Use Four Harassment Checklists, EEOC Commissioner Says

Allen Smith, J.D. By Allen Smith, J.D. March 15, 2017

​EEO Commissioner Chai Feldblum speaks at the SHRM Employment Law & Legislative Conference. Photo by Vanessa Hill

​When Chai Feldblum started her first term as a commissioner with the Equal Employment Opportunity Commission (EEOC) in 2010, she "personally was shocked about how much harassment was still going on" in the workplace. Feldblum came to the EEOC after working as a professor at the Georgetown University Law Center in Washington, D.C. She said she must have been "a little shielded in my academic bubble."

But a third of the charges with the agency were harassment claims, she noted March 14 at the Society for Human Resource Management Employment Law & Legislative Conference.

In 2012, she said, the EEOC decided it didn't want to deal with harassment just through enforcement. It opted to improve its outreach on the topic and by June 2016 had issued a report on harassment that employer and employee representatives helped assemble. Feldblum urged conference attendees to use the four checklists in the report, which cover:

  • Leadership and accountability.
  • Anti-harassment policies.
  • Harassment reporting systems and investigations.
  • Compliance training.

Leadership and Accountability

A harassment policy should be easy to understand, states the checklist on leadership and accountability. Feldblum noted that the EEOC's own proposed anti-harassment policy was 30 pages long. She said the commission now is working on a five-page policy that satisfies the checklist.

This checklist also calls for, among other things:

  • Accountability for mid-level managers and front-line supervisors to prevent and/or respond to workplace harassment.
  • Regular training for mid-level managers and front-line supervisors.
  • Regular compliance training for all employees so they can recognize prohibited forms of conduct and know how to use the reporting system.

The agency said it recognizes that employers have made an extra effort to prevent harassment if they:

  • Conduct surveys on a regular basis to assess the extent to which harassment is a problem in the workplace.
  • Conduct workplace civility training.

Anti-Harassment Policies

The checklist for anti-harassment policies encourages employers to create:

  • An unequivocal statement that harassment based on any protected characteristic—such as sex, race, national origin, age or disability—will not be tolerated.
  • An easy-to-understand description of prohibited conduct, including examples.
  • An assurance that the person reporting harassment will not be subject to retaliation.
  • A statement that the identity of an individual who submits a report, a witness who provides information regarding a report and the target of the complaint will be kept confidential.
  • A statement that any information gathered as part of an investigation will be kept confidential to the extent possible consistent with a thorough and impartial investigation.

A member of the audience asked Feldblum if the EEOC and the National Labor Relations Board (NLRB) would resolve their differing stances on the confidentiality of information. When policies restricting what employees say to colleagues are overly broad, according to the NLRB, they violate employees' right to protected concerted activity. While the EEOC indicated in its report that there might be a dialogue between the agencies on resolving the tension between their stances, Feldblum indicated that she thought the NLRB might adjust its position even without that conversation.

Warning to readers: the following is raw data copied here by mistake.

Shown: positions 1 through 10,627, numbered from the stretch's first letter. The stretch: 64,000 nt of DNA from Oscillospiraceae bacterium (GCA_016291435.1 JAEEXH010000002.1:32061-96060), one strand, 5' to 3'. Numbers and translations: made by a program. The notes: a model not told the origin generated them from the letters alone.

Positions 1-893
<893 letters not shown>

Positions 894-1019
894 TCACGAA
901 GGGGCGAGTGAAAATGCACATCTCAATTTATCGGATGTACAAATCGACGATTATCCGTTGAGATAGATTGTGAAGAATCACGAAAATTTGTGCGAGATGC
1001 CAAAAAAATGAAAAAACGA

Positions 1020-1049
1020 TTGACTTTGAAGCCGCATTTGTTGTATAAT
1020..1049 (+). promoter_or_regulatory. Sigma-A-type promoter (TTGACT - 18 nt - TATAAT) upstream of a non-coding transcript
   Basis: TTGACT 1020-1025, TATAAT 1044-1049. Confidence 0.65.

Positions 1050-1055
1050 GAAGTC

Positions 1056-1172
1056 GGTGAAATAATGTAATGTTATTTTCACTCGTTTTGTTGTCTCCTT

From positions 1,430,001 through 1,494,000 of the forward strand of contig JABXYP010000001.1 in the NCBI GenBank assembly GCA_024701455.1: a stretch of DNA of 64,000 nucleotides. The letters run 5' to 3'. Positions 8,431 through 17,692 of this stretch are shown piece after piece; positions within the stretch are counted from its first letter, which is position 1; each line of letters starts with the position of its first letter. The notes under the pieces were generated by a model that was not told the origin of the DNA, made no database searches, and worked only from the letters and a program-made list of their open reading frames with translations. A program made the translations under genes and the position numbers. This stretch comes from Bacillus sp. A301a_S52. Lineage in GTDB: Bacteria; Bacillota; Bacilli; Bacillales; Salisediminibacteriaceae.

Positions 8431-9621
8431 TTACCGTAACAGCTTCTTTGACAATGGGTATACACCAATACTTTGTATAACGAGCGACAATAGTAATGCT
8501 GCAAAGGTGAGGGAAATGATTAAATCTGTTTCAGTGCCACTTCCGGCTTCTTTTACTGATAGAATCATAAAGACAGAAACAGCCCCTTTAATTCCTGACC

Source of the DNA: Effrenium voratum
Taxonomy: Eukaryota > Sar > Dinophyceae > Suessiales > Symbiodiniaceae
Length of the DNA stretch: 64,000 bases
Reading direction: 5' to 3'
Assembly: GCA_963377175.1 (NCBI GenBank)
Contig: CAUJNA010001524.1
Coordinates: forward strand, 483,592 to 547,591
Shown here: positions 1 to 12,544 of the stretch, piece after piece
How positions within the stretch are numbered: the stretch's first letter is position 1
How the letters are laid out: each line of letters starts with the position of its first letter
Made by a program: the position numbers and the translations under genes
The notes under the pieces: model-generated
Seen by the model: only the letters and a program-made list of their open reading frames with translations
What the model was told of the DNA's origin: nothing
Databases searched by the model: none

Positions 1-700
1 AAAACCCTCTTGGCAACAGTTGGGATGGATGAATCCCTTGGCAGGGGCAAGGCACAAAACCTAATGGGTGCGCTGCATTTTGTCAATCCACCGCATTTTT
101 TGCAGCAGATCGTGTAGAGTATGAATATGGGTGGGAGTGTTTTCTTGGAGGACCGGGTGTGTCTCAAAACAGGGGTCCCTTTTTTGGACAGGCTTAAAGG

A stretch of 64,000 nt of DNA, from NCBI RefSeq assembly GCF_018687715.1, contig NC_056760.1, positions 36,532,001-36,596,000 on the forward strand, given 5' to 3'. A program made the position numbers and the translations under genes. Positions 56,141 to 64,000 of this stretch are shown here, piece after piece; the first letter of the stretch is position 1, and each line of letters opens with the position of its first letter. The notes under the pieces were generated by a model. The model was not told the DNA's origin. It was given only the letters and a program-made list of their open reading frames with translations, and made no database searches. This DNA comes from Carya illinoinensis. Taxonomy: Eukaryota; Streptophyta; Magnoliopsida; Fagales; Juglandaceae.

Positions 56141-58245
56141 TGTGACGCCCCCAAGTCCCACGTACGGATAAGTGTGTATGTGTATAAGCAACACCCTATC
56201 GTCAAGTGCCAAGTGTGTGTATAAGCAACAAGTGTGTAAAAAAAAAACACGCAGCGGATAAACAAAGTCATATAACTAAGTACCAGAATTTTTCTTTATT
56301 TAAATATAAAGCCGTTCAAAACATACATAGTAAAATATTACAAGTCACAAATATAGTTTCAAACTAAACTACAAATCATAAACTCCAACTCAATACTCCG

Harassment Reporting

Harassment reporting should, according to the EEOC, include:

  • A supportive environment where individuals feel safe to report harassing behavior to management.
  • An investigation that protects the privacy of individuals who file complaints or information during the investigation and the person(s) alleged to have engaged in harassment to the greatest extent possible.
  • Systems to ensure that those alleged to have engaged in harassment are not presumed guilty.

Compliance Training

Compliance training should, the fourth checklist states:

  • Be supported at the highest levels.
  • Be conducted by qualified, live and interactive trainers. If live training is not feasible, training should be designed to include active engagement by participants.

[SHRM members-only HR Q&A: Are sexual harassment training providers required to possess certain qualifications to conduct a training program?]

  • Include examples that are tailored to the specific workplace and the specific workforce.
  • Describe the process for reporting harassment.

Top Priority

Ending harassment is a top priority for the EEOC, Feldblum observed, noting that combatting systemic harassment is one of the agency's main priorities in its current Strategic Enforcement Plan.

The other goals are:

  • Eliminating barriers in recruitment and hiring.
  • Protecting vulnerable workers, including immigrant and migrant workers.
  • Addressing selected emerging and developing issues, such as the rights of gay, lesbian, bisexual and transgender individuals.
  • Ensuring equal pay protections for all workers.
  • Preserving access to the legal system by focusing on overly broad waivers, releases and mandatory arbitration provisions.

These goals will not change unless the commission votes to change them, Feldblum said, noting that the commission is, by design, a bipartisan agency. It's made up of five commissioners, no more than three of whom are from the same political party.

Even so, she said that when she joined the commission, for a number of years the commission had been "very partisan."

She added, "That's not been my approach." Feldblum, who is a Democrat, said, "I knew there would be better policies if I was listening to everybody.'

Her second term ends July 1, 2018. 

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